Nib Contributor Spotlight: Maia Kobabe
Maia Kobabe has drawn comics for The Nib about everything from monarch butterflies to neighborhood white supremacists. This week, Maia (who uses the pronouns e, em, eir) celebrates the release of a powerful graphic memoir: Gender Queer. The memoir shares honest, intimate stories about Maia’s relationship to eir gender and sexuality. The memoir is published by Lion Forge and will be excerpted on The Nib next week.
When you started drawing comics, you hated writing about your personal life. Is it still scary to talk about your relationship to gender and your body?
I’ve always loved reading memoir, but until about three years ago I would never have considered writing any myself. I’m a fairly introverted and private person. I also believed that my life wasn’t exciting enough to interest a reader. I haven’t had much external conflict in my life — I grew up white and middle class, in the liberal bubble of the California Bay Area to loving, supportive parents who invested heavily in my education. All of my struggles have been internal — feeling left behind because I was such a slow learner and late bloomer, and struggling to understand myself, both in terms of gender identity and sexuality.
I feel lucky that the world gave me so much time to sort these things out, quietly and at my own pace. When I first started the webcomic series that became the rough-draft of this book, I drew 60 comics then sat on them for months without showing anyone, because I was so nervous about the response. But every time I shared them with someone I would get encouragement, and my confidence was built up by that support.
Writing a memoir is extremely difficult. What did you say to yourself throughout the process to motivate yourself to finish the book?
One of the hardest things about working on the book was working through days of horrifying, depressing, devastating news. I often felt like I should be doing something else, something more “serious” than working on a comic book — registering voters, or protesting, or volunteering for a political campaign… but there’s a reason I chose a career that involves staying home and drawing in my pajamas all day. I would not thrive in a public, outward-facing role. I wrote this book partly because is was the best way I could think of to help address some of the wounds of the world, and I had to remind myself over and over of the chain of logic that had led me to writing it.
Reading about other people exploring their identities helped me, and every time I have written about my own identity, someone has told me that it helped them. I have received more messages than I can count saying things like,”I thought I was the only person in the whole world who felt this way. Thank you for this, because now I feel less alone.” That is what I repeated to keep myself working.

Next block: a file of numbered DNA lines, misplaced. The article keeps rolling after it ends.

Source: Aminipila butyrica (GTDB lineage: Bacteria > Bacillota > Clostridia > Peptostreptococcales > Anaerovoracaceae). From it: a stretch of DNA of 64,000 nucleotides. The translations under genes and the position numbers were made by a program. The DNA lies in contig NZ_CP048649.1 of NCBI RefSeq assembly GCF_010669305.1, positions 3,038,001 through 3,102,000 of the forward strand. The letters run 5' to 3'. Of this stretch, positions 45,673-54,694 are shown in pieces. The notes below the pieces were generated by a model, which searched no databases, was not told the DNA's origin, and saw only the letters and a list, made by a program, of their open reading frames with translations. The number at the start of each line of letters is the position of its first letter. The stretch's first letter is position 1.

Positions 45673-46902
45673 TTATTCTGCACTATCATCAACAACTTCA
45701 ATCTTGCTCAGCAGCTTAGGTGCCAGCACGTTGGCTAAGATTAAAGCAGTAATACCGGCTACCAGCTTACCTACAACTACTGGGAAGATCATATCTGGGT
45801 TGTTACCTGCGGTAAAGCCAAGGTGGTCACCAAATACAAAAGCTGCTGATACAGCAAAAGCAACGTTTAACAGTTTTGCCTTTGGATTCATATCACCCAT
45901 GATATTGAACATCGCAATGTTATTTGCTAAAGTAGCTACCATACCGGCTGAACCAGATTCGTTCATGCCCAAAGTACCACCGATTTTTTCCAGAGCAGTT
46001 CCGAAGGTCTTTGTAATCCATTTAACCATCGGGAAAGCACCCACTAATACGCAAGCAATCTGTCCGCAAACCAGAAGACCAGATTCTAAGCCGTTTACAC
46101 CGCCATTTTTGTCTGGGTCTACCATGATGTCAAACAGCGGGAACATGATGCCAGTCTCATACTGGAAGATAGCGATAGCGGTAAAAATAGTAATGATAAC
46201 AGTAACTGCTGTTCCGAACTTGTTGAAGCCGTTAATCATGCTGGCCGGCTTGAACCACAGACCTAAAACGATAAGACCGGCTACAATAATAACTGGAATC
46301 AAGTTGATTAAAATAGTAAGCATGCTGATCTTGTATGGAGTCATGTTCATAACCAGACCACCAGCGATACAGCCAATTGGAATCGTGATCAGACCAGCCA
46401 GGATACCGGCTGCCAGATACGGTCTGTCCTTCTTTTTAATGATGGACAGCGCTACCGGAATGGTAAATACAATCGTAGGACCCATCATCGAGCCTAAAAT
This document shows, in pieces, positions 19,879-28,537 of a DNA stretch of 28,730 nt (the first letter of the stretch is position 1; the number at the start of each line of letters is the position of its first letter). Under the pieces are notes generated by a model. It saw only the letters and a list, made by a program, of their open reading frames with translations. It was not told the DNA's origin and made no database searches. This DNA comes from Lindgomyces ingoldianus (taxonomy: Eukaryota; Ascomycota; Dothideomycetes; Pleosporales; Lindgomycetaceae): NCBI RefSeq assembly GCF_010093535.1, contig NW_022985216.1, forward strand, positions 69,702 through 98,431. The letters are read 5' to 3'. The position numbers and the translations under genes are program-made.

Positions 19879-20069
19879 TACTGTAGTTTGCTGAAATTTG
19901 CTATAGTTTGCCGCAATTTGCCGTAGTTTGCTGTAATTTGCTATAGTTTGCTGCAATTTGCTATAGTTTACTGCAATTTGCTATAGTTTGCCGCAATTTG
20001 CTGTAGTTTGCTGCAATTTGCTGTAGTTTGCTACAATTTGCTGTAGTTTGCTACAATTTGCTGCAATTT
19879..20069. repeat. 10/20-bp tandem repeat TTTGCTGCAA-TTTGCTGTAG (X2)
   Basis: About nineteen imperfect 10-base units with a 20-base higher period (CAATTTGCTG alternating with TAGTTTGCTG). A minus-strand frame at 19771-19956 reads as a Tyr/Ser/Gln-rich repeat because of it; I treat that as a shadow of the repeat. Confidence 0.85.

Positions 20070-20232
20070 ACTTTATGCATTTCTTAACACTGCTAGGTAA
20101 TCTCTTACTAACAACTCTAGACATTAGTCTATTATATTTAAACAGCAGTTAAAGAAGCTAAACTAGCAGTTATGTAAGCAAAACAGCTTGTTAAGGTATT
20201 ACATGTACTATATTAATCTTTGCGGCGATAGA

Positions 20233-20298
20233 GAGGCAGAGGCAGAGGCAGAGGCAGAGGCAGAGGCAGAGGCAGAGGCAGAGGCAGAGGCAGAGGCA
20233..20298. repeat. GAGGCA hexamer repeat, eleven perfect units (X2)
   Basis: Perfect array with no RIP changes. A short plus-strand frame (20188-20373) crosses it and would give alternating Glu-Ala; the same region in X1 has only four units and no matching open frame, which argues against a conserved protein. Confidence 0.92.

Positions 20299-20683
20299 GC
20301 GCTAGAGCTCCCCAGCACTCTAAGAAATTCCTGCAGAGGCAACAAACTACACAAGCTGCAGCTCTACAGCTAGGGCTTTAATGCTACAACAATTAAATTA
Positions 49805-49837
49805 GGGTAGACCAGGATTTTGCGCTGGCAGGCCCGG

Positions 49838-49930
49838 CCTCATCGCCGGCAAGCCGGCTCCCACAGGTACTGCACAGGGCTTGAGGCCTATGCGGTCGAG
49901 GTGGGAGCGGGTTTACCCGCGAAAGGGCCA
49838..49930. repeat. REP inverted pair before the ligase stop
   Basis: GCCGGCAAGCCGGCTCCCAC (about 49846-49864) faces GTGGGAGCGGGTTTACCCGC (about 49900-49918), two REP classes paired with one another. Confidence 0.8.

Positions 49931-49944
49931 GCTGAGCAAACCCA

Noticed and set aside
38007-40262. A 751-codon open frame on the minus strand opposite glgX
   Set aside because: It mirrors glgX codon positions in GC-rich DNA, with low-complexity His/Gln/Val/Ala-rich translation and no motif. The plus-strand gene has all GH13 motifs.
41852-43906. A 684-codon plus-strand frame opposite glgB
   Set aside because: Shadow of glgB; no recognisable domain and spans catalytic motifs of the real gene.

Your sibling, Phoebe, colored the book. How is it collaborating with a family member rather than an unrelated artist?
It was very important to me to work with Phoebe on this book, partly because Phoebe was there for so many of my memories! I didn’t have to explain things like the warm quality of the light in our childhood home, or the color scheme of my high school, or of my first job at the library, because Phoebe has seen all of those places. We had a lot of the same art teachers, so in some areas we have similar aesthetics. It also meant that we got to talk on the phone a lot, which is always a pleasure, even if it’s just about deadlines.
You were raised in rural Northern California. What kind of survival skills will you provide to the comics community post-apocalypse?
I’ve been studying up on my native plants, with a special focus on edible and poisonous plants. I can help other cartoonists avoid poison oak, hemlock and California cucumber, and make sure they don’t try to eat buckeye seeds or acorns that haven’t had the toxins leached out. As long as the apocalypse doesn’t destroy all plant life, I will make salads of manzanita flowers, thistle flowers, dandelion, chickweed, pickleweed, chicory, wood sorrel, sheep sorrel, plantain, and miner’s lettuce!
If you couldn’t be a comics artist, what would you dream of doing for work?
I love public art — I would want to paint murals, or design statues for parks that kids could climb and play on, or plant public gardens. Or I would just spend all of my time picking up trash on beaches.
Check out Gender Queer, which lands in bookstores May 15.